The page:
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Reviews 373 The volume provides a solid survey of Carson’slife, but it iswritten with a Neo-Whiggish slant—one which glorifies Kit and exonerates his actions which brought death and starvation to others. Guild and Carter feel that Carson is our nation’s greatest western hero, a man who “stands as the per­ sonification of the great westward surge known as Manifest Destiny.” All Americans, they argue, would “do well to remember Kit Carson as one of their heroes, for fortune has seldom smiled upon a more deserving character.” The tone of the volume does not do justice to the life of Kit Carson, and the omission of Indian sources detracts from the biography. CLIFFORD E. TRAFZER San Diego State University A Cloak of Light: Writing My Life. By Wright Morris. (New York: Harper &Row, 1985. 306 pages, $19.95.) The subtitle of this book will entice dedicated readers of Wright Morris, who have long been curious about the personality of the writer and the back­ grounds to his methods and major themes. The third volume of Morris’ memoirs—begun with Will’s Boy (1981) and continued in Solo (1983)— A Cloak of Light more or less selectively views Morris’ life from his appren­ ticeship with words and photography in the mid-thirties through the publica­ tion of Ceremony in Lone Tree in 1960. Thus the book covers Morris’ most productive years, including the composition of nearly all of his novels which explore the subject of consciousness on the Nebraska plains—such as The Field of Vision, the photo-text The Home Place, and The Works of Love. The book shows him to be more “American” and cosmopolitan than his usual reputation as a regionalist allows. An archetypal American traveler, Morris recounts his many trips cross-country and into Mexico and Europe— the raw materials for his novels and photo-text books. Places, for Morris, have always given off a “mystic” aura, subject to the probings of the imagination. As he tells us, his interest has been centered on consciousness, on “American dreams . . . concerned with the prevailing fictions of the wakeful mind.” About the specifics of his life, however, Morris is often disappointingly brief. We learn more about some of Morris’relations with famous people, but Morris refuses to indulge in literary gossip. His sketches and portraits of such figures as James Agee and Edward Dahlberg, of Saul Bellow, and of critics Granville Hicks, James Hart, Leon Howard, and Benjamin DeMott are excessively short. His meetings with John Crowe Ransom and Leslie Fiedler are consigned to single paragraphs, and his important friendship with Loren Eiseley is given with few details which illuminate the question of Eiseley’s impact on Morris’ fiction. When Morris does provide fuller information, we are treated to interesting anecdotes—such as his ploy to convince Max Perkins to publish The Inhabitants by pinning prints of his photographs to the drapes 374 Western American Literature in Perkins’office, or his account of southern hospitality when he was permitted to sleep in his car in Faulkner’s friend Phil Stone’sdriveway. One of the most useful sketches for literary criticism of Morris is that of his mother-in-law, the model for “Mother” in Man and Boy and The Deep Sleep. As Morris has alway focused in his fiction on the Jamesian question of consciousness, for depth of vision readers should return to the author’s novels and photo-texts. About his own consciousness in A Cloak of Light Morris appears characteristically reticent: he quotes himself in the book’s Coda: “. . . my true feelings were precisely those that I would learn to conceal.” Nevertheless, the book tells us something more about Morris’ personal life than has been revealed before. Two sections of photographs enhance the volume: we are treated once again to a small portfolio of Morris’ classic photographs, and introduced to personal snapshots which add dimension to the life explored in the text. JOSEPH J. WYDEVEN Bellevue College Strange Sunlight. By Peter LaSalle. (Austin: Texas Monthly Press, 1984. 182 pages, $15.95.) Though this is Peter LaSalle’s first novel it is his second book, following a fine collection of short fiction, The Graves of Famous Writers...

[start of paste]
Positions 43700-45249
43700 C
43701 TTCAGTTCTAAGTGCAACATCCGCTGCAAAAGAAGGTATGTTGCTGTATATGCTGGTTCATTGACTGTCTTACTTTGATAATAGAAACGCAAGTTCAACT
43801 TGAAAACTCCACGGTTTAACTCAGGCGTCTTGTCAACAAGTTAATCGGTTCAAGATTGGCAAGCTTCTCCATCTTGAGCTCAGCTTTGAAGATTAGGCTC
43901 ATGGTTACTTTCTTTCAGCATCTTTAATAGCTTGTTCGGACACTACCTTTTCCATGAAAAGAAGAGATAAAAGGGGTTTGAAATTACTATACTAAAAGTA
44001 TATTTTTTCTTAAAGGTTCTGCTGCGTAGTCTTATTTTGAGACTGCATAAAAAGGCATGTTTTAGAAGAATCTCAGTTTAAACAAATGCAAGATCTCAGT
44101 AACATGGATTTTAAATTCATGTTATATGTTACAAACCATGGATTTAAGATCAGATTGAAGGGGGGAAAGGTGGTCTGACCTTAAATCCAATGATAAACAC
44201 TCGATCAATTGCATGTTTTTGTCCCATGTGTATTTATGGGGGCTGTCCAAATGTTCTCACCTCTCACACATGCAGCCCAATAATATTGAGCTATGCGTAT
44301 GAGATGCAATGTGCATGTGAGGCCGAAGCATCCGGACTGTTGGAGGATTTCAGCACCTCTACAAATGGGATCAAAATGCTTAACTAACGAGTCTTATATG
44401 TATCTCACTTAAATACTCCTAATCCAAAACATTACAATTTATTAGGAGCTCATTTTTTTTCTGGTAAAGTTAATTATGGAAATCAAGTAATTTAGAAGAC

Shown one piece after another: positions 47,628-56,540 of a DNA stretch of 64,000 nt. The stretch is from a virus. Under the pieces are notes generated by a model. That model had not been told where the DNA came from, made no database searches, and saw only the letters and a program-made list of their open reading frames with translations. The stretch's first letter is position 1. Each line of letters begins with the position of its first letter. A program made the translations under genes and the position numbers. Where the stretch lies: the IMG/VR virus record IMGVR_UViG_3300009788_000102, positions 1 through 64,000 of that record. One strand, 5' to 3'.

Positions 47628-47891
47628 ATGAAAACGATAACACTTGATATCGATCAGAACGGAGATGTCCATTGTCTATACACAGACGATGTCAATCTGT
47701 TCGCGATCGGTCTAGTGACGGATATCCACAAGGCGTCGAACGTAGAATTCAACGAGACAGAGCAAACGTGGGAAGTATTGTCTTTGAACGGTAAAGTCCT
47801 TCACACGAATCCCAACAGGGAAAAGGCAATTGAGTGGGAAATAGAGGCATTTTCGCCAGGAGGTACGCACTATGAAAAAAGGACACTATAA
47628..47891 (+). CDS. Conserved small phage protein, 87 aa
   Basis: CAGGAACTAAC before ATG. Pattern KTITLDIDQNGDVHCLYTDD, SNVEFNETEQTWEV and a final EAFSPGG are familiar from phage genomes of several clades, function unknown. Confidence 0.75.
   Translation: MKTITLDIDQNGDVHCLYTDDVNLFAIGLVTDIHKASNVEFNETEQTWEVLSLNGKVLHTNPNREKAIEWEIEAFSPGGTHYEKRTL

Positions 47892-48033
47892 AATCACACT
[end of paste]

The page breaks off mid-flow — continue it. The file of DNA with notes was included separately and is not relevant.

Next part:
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pp. 373-374
Launched on MUSE
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